Glazed bananas was a big show stopper dessert at the late, great Abacus restaurant on Clark & Wrightwood. That, along with their egg rolls were their signature dishes. This was exactly the kind of place that Rene G wrote about upthread.
    Steve Z.

    “Only the pure in heart can make a good soup.”
    ― Ludwig van Beethoven
  • Post #76 - October 16th, 2016, 2:15 pm
    Post #76 - October 16th, 2016, 2:15 pm Post #76 - October 16th, 2016, 2:15 pm
    marothisu wrote:^ Very nice. Do you know of anywhere in Chicago that serves it? The sweet potatoes with it are delicious - you should try it. Don't have the chunks too big, but not too small...really good (and I don't even love sweet potato usually).

    thanks to reneG and santander, i don't have to reply to your request (i dont know any places!). but i'm not sure a recipe is even necessary. no oil was involved in my recipe; nor any batter. i think it was sugar syrup cooked to hard boil stage, then slices of fruit were quickly dunked, then dipped in black sesame seeds (opt.), then into iced water. it's possible that for the apple slices i dipped them in cornstarch before putting them into the sugar syrup...damn, i wish i had that cookbook....
  • Post #77 - October 17th, 2016, 8:51 am
    Post #77 - October 17th, 2016, 8:51 am Post #77 - October 17th, 2016, 8:51 am
    My understanding is that the caramel coated fruit/vegetable thing is still very popular in China, so I find it a bit strange that it seems relatively rare in Chicago.
  • Post #78 - October 17th, 2016, 9:35 am
    Post #78 - October 17th, 2016, 9:35 am Post #78 - October 17th, 2016, 9:35 am
    botd wrote:My understanding is that the caramel coated fruit/vegetable thing is still very popular in China, so I find it a bit strange that it seems relatively rare in Chicago.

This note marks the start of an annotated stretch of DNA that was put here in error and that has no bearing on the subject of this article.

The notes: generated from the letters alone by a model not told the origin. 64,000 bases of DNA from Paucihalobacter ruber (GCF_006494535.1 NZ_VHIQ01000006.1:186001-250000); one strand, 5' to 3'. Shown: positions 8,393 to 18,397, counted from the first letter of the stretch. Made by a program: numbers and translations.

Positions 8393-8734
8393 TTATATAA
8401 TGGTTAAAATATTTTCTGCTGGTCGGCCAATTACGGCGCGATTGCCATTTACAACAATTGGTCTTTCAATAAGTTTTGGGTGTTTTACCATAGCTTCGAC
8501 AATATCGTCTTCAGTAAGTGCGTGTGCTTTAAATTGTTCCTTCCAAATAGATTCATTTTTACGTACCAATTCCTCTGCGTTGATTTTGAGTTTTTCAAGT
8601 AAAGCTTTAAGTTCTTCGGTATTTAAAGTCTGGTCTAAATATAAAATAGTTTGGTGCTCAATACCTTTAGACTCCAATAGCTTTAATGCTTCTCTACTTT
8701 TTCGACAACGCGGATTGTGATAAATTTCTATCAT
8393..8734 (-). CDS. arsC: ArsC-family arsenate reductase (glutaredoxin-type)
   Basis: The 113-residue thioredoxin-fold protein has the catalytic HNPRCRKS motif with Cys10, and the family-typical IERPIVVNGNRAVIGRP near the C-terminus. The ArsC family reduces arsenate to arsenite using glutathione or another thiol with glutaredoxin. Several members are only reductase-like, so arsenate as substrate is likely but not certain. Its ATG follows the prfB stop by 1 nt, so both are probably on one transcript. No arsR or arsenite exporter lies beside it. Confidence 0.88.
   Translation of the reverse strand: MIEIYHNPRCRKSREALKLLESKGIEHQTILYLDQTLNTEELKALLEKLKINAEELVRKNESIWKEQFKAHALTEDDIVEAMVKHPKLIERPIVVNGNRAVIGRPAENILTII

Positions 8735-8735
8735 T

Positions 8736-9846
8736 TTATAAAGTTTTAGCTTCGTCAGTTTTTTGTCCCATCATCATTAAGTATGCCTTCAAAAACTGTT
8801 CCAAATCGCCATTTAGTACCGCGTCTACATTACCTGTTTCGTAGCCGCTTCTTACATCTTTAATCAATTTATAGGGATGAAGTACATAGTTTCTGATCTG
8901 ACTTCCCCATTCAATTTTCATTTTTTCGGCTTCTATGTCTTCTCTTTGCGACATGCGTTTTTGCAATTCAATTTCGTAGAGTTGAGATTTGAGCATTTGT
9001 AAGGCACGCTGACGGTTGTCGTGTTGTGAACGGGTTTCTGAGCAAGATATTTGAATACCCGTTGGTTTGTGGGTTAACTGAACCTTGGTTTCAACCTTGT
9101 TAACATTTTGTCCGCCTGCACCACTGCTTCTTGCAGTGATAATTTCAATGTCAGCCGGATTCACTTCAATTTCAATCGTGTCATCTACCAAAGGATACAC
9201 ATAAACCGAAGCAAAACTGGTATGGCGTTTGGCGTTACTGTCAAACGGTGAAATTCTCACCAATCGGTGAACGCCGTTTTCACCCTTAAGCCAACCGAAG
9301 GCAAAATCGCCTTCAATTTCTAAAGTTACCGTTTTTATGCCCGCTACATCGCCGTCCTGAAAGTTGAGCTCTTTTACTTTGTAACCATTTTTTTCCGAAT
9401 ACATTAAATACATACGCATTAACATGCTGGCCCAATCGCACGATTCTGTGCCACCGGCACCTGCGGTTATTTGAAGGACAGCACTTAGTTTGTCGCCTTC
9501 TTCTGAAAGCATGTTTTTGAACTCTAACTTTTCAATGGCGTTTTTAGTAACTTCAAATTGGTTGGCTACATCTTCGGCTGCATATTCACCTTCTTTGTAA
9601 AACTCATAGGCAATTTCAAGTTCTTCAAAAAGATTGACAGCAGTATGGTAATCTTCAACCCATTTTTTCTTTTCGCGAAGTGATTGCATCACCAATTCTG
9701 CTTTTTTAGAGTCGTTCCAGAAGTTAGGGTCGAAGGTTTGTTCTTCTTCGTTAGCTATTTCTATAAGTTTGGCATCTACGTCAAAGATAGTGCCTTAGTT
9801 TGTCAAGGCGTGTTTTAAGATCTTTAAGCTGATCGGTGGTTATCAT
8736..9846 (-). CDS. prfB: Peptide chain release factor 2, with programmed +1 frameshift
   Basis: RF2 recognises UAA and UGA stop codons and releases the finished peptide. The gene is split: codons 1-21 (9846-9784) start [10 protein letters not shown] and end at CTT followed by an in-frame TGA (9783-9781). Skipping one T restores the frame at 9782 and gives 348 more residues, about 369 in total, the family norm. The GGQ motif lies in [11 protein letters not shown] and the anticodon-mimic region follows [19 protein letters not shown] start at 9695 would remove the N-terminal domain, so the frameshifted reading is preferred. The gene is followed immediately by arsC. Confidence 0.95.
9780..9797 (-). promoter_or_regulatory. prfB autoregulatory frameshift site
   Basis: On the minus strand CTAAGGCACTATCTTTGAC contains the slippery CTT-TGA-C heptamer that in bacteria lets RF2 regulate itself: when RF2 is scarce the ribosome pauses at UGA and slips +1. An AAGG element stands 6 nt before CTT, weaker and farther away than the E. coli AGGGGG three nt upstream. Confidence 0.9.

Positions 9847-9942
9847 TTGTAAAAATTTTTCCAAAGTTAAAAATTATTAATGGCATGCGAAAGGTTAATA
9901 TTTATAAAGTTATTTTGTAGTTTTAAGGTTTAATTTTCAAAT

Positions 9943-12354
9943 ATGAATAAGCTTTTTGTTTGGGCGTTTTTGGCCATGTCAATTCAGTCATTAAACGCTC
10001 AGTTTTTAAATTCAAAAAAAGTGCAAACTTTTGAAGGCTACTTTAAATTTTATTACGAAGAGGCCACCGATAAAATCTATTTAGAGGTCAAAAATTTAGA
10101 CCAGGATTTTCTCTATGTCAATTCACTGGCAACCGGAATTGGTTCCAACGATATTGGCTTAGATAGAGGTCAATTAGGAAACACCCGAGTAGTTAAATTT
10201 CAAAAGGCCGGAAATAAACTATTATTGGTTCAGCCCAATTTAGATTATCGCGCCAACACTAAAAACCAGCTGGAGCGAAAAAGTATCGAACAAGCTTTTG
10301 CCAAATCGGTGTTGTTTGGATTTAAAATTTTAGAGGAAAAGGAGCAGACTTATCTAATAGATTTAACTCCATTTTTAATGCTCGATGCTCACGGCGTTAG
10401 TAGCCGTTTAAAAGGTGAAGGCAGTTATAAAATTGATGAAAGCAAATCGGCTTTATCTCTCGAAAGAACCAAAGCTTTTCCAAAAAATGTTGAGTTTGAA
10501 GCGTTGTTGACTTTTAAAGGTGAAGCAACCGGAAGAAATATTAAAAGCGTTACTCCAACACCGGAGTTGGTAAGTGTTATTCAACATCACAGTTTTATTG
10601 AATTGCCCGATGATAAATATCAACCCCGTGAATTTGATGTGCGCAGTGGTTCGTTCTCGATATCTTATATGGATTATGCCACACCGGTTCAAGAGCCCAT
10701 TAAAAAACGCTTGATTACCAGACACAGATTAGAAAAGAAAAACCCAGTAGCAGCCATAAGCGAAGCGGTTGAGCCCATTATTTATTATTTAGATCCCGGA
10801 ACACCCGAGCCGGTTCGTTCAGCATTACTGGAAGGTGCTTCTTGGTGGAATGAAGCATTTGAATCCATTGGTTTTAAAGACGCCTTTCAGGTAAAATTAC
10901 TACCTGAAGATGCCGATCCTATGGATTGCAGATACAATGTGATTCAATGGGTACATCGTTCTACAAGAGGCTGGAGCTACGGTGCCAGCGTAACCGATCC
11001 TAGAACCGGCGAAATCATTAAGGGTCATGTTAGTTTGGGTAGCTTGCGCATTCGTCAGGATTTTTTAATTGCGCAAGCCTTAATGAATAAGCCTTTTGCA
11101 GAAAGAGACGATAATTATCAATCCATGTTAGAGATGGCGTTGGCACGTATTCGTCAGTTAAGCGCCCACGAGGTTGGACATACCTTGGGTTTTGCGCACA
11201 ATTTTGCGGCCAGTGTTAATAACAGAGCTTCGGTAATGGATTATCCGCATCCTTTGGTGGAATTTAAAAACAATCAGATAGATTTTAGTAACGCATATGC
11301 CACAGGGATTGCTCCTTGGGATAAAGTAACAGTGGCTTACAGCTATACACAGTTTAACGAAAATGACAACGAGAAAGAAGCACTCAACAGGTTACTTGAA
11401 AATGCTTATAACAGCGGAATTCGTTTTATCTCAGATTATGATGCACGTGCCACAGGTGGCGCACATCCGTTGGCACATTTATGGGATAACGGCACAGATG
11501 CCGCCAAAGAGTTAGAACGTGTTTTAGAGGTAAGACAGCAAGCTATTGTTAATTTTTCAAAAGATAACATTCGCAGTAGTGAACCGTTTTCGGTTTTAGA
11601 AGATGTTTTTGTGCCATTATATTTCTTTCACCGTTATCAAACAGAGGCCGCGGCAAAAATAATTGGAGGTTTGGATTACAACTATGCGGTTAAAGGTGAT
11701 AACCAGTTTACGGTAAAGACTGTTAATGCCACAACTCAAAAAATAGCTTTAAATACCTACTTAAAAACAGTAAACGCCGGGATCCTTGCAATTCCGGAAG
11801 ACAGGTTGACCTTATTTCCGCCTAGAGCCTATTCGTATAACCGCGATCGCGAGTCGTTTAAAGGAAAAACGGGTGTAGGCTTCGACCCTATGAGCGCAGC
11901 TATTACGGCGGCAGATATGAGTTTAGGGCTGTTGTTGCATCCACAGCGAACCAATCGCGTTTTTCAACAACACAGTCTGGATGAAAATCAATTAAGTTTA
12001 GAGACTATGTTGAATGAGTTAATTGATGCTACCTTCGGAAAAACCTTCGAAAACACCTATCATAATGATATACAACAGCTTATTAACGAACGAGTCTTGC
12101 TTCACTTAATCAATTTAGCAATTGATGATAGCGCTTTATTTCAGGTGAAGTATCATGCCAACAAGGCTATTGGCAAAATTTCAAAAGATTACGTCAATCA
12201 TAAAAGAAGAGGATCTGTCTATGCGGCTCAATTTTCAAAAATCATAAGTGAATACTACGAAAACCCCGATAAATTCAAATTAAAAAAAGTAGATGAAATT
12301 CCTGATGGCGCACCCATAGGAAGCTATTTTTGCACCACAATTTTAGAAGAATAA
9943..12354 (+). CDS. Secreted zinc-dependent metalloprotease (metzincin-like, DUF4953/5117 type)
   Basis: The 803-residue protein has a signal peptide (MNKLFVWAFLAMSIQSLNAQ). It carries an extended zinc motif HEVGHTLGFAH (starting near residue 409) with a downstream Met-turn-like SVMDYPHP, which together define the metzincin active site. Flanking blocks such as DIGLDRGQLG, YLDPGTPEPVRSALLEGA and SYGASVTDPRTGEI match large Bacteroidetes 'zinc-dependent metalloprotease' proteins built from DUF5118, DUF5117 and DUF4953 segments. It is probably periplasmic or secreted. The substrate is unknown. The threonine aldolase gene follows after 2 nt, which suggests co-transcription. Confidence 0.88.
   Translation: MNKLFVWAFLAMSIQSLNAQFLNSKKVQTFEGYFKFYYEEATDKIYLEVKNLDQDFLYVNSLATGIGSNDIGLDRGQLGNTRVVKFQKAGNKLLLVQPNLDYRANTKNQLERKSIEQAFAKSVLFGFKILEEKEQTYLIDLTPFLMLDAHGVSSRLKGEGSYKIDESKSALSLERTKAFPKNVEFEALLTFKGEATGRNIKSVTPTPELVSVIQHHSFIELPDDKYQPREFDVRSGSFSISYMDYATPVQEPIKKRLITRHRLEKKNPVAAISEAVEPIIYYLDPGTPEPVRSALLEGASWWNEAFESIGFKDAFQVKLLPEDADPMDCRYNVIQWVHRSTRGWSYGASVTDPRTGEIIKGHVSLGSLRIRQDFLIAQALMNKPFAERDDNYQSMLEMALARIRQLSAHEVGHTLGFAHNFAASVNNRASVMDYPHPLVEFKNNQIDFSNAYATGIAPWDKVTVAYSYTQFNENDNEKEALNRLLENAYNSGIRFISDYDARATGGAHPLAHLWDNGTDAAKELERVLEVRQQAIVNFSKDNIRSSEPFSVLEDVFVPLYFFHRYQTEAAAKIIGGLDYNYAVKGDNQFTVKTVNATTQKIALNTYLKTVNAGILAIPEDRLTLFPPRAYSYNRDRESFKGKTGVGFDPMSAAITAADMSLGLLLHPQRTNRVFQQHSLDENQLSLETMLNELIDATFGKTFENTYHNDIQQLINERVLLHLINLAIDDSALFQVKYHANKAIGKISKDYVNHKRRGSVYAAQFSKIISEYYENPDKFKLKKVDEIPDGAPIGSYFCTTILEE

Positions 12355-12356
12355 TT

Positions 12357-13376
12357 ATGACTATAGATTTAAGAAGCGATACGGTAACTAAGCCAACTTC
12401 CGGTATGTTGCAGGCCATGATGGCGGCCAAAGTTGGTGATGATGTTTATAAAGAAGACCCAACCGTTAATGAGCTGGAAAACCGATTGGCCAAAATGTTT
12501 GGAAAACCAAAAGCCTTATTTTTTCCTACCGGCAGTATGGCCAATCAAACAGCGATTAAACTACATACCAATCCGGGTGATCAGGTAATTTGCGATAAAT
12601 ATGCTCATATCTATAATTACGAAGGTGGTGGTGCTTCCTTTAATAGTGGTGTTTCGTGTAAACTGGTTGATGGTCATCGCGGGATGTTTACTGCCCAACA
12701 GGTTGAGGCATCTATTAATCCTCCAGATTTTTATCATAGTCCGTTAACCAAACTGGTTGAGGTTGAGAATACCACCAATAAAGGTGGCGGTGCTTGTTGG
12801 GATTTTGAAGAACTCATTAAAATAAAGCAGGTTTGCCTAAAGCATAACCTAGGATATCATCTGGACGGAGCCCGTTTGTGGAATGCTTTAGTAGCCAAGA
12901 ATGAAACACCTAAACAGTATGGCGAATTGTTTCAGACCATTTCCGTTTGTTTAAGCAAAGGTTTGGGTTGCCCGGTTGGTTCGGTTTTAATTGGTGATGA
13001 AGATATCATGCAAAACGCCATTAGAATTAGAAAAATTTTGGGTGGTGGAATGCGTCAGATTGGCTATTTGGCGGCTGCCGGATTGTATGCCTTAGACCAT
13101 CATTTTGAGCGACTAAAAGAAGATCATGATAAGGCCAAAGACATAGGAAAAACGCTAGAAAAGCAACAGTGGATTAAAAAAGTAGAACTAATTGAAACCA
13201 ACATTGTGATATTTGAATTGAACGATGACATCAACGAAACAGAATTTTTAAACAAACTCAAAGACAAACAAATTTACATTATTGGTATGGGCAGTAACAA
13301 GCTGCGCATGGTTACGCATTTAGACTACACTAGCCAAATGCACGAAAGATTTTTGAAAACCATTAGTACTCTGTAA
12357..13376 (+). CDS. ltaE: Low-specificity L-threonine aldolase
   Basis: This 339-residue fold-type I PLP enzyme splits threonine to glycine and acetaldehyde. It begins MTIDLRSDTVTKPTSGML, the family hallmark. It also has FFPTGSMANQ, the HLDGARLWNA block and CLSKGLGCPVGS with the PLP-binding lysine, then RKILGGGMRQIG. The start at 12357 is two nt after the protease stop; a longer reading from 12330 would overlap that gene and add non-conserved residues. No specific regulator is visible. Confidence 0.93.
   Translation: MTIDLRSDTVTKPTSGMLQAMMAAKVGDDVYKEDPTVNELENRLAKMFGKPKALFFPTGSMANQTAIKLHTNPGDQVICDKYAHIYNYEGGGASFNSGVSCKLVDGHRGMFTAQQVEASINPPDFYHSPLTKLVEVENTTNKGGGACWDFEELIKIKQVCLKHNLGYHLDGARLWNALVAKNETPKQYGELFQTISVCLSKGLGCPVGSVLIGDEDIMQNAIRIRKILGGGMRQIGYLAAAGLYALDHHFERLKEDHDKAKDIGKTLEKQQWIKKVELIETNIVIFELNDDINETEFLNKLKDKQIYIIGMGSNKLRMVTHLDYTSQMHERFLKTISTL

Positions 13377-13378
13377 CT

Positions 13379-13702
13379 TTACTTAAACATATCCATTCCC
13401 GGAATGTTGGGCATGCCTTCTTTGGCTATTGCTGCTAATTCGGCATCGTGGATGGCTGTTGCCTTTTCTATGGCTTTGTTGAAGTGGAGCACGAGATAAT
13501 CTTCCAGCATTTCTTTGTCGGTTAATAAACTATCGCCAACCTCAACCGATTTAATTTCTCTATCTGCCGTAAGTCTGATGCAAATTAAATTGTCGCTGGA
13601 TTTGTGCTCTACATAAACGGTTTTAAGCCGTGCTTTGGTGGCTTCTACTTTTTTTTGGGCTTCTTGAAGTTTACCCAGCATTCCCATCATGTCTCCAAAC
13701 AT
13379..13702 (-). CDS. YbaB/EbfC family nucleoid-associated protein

i know what you're referring to: but fruit with a hard, clear sugar glaze is a little different from caramel on battered fruit.
  • Post #79 - October 17th, 2016, 10:25 am
    Post #79 - October 17th, 2016, 10:25 am Post #79 - October 17th, 2016, 10:25 am
    I think I am talking about the same thing. Ba si, which Dongbei is known for, as seen in this image http://www.seriouseats.com/images/2015/03/20150323-dongbei-taro-robyn-lee.jpg with taro. You typically lightly caramelize sugar in oil before dunking already fried fruits/vegetables in it.
  • Post #80 - October 17th, 2016, 10:43 am
    Post #80 - October 17th, 2016, 10:43 am Post #80 - October 17th, 2016, 10:43 am
    botd wrote:I think I am talking about the same thing. Ba si, which Dongbei is known for, as seen in this image http://www.seriouseats.com/images/2015/03/20150323-dongbei-taro-robyn-lee.jpg with taro. You typically lightly caramelize sugar in oil before dunking already fried fruits/vegetables in it.

    i dont want to argue with you, but they arent the same. there's no carmelizing of the sugar and no batter. only a clear, hard sugar glaze on the fruit, and no oil is involved. the fruit arent cooked before being dipped.
  • Post #81 - October 17th, 2016, 6:00 pm
    Post #81 - October 17th, 2016, 6:00 pm Post #81 - October 17th, 2016, 6:00 pm
    What Joan is referring to sounds like Tanghulu . . . very common street snack in northern China . . . all over the streets of Beijing too. I usually noticed strawberries.
    I find the pastrami to be the most sensual of all the salted, cured meats. (Seinfeld)

    Twitter: brbinchicago
  • Post #82 - October 17th, 2016, 6:44 pm
    Post #82 - October 17th, 2016, 6:44 pm Post #82 - October 17th, 2016, 6:44 pm
    justjoan wrote:i dont want to argue with you, but they arent the same. there's no carmelizing of the sugar and no batter. only a clear, hard sugar glaze on the fruit, and no oil is involved. the fruit arent cooked before being dipped.


    As I remember the dish from back in the '70s & '80s, the fruit was not fried, but was briefly cooked in the sugar, sort of like Bananas Foster; just enough to warm through a bit and get completely coated with the sugar. The fruit was then dropped into ice water. The sugar formed a thin hard shell that shattered when bitten into or cut, not at all drippy like in the picture that botd posted.

    This does seem like the type of dish that could be open to lots of different interpretations. I doubt there's a single correct way to make it.